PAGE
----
Why You Don’t Drink: A Guide for the Recovering Alcoholic
Humans are naturally curious creatures and as a recovering alcoholic, when you are asked why you don’t drink (and people will ask) you might struggle to find the words to explain yourself. Whether you choose to share your entire life story or you’d rather just stick to the bullet-points, here are some tips to keep in mind for those moments you find yourself at a loss for words.
They Just Don’t Get It (and that is okay)
As a recovering alcoholic, it can be challenging to answer to those who have little understanding or minimal sensitivity to the hurdles of leading a life of sobriety. They don’t know your story, where you’ve been, or what you’ve been through – but that’s okay. Ultimately, it is your choice how much you share about your story, but it’s only through being vulnerable and honest with yourself and others that you will be able contribute to a more knowledgeable society.
Never Lose Sight of the Truth
Remember why you have chosen to lead a life of sobriety and don’t feel required to bend the truth of your story. Staying true to yourself supports your own continued path of sobriety and through speaking your truth, you can help others see past the stigma of addiction and put a “face to the name” of addiction.
Say What You Need to Say
You don’t have to feel obligated to go out of your comfort zone when asked by someone who may not know you as well. Feel free to let your peers know that this information is personal and it may or may not be something you want everyone to hear. Simply saying, “No” or “I am fine” is a perfectly acceptable response.
Know Your Setting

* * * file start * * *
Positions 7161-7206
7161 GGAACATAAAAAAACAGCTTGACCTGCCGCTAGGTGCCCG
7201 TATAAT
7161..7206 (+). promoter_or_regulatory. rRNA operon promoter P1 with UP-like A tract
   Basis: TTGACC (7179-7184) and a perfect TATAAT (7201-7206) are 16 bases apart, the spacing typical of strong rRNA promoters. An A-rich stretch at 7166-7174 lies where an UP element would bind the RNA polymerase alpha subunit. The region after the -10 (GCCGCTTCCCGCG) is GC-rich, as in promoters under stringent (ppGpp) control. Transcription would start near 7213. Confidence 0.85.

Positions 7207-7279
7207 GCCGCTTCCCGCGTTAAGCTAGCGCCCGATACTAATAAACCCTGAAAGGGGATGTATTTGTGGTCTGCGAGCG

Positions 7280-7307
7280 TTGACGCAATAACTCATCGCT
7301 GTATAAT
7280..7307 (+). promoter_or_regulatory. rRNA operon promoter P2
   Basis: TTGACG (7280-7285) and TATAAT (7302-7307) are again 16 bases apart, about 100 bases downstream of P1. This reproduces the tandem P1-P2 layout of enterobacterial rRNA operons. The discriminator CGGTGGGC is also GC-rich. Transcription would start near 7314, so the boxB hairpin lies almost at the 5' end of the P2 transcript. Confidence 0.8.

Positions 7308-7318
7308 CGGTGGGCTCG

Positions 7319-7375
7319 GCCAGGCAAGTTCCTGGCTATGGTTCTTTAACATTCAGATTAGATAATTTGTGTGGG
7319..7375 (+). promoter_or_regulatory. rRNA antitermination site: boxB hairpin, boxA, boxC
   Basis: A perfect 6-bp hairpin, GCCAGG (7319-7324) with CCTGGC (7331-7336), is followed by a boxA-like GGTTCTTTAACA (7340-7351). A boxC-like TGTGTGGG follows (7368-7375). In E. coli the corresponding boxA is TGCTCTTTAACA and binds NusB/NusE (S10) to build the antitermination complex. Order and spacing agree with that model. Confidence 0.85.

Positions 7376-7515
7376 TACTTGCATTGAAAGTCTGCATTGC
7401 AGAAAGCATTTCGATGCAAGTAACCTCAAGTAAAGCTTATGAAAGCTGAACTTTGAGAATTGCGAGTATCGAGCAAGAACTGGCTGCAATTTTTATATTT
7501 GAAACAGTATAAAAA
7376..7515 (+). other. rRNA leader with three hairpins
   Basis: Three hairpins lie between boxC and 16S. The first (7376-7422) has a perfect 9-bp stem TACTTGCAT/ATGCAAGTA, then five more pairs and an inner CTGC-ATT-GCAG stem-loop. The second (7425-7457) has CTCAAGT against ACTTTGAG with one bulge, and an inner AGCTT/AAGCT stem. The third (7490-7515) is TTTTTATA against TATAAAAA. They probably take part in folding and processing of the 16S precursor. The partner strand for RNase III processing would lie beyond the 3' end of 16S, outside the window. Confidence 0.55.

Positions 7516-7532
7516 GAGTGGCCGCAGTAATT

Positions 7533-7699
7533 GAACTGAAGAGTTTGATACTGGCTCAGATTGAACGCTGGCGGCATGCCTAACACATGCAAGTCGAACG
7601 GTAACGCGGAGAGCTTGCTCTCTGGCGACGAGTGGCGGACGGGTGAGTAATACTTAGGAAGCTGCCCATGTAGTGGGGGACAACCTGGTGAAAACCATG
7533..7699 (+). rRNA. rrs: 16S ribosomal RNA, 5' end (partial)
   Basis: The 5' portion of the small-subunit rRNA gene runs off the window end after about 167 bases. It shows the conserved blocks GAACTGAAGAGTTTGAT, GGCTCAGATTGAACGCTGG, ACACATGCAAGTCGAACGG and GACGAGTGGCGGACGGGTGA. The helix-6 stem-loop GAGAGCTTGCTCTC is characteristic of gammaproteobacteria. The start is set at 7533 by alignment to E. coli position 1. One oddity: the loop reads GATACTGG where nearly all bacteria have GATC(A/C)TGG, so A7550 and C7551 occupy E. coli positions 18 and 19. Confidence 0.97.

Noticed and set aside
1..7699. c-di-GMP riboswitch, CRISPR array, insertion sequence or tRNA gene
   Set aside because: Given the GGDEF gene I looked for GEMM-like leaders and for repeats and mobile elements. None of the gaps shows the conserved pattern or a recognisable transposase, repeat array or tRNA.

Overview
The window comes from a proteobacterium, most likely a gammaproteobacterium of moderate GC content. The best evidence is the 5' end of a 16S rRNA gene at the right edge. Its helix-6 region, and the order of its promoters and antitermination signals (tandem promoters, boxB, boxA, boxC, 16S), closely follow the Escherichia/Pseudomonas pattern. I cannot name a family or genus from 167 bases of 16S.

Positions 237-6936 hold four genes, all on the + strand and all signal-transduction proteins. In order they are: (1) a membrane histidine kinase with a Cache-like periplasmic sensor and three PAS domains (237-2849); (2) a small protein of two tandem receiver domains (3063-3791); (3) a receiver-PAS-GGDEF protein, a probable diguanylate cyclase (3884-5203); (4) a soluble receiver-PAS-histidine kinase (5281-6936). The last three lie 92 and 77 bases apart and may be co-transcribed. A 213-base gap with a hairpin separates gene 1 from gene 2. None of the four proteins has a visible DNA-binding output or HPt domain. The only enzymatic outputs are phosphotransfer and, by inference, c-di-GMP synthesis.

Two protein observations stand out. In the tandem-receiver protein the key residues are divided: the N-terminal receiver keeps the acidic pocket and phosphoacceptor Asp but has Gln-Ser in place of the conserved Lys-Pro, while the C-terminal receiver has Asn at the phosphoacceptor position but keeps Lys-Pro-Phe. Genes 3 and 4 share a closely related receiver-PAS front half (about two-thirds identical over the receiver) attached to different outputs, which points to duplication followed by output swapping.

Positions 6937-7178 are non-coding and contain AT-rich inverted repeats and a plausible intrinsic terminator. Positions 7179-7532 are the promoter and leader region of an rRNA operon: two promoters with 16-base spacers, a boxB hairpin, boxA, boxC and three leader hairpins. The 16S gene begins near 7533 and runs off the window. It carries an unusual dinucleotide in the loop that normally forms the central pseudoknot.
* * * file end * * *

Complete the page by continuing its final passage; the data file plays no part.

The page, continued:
It’s Christmas time, and everyone around you is sipping on eggnog enjoying their time spent with their loved ones. People are talking about plans for the future, asking one another questions about how their year has been. These questions come from a place of innocence, and it’s likely that those who ask are only seeking to be informed of your lifestyle. However, be aware of any attempts of peer pressure to partake in alcohol consumption, as this follow up is common after persistent questioning, especially about your sobriety. Be ready and willing to make adjustments to your setting and know where your time is best spent.
Accepting Your Sobriety
Half of the battle is knowing and accepting your sobriety. After you truly accept your sobriety, the responses to friend’s and family’s questions should flow naturally. Being able to identify your struggle with alcohol addiction and being able to overcome the temptation to join in with your friends or family is one step closer to achieving full acceptance of alcohol addiction.
Remember, no matter what, here at Discovery Transitions, we can help you in staying sober. If you or your loved one need additional tips or resources on living a sober lifestyle, call Discovery Transitions today at +1-(866)-916-3211.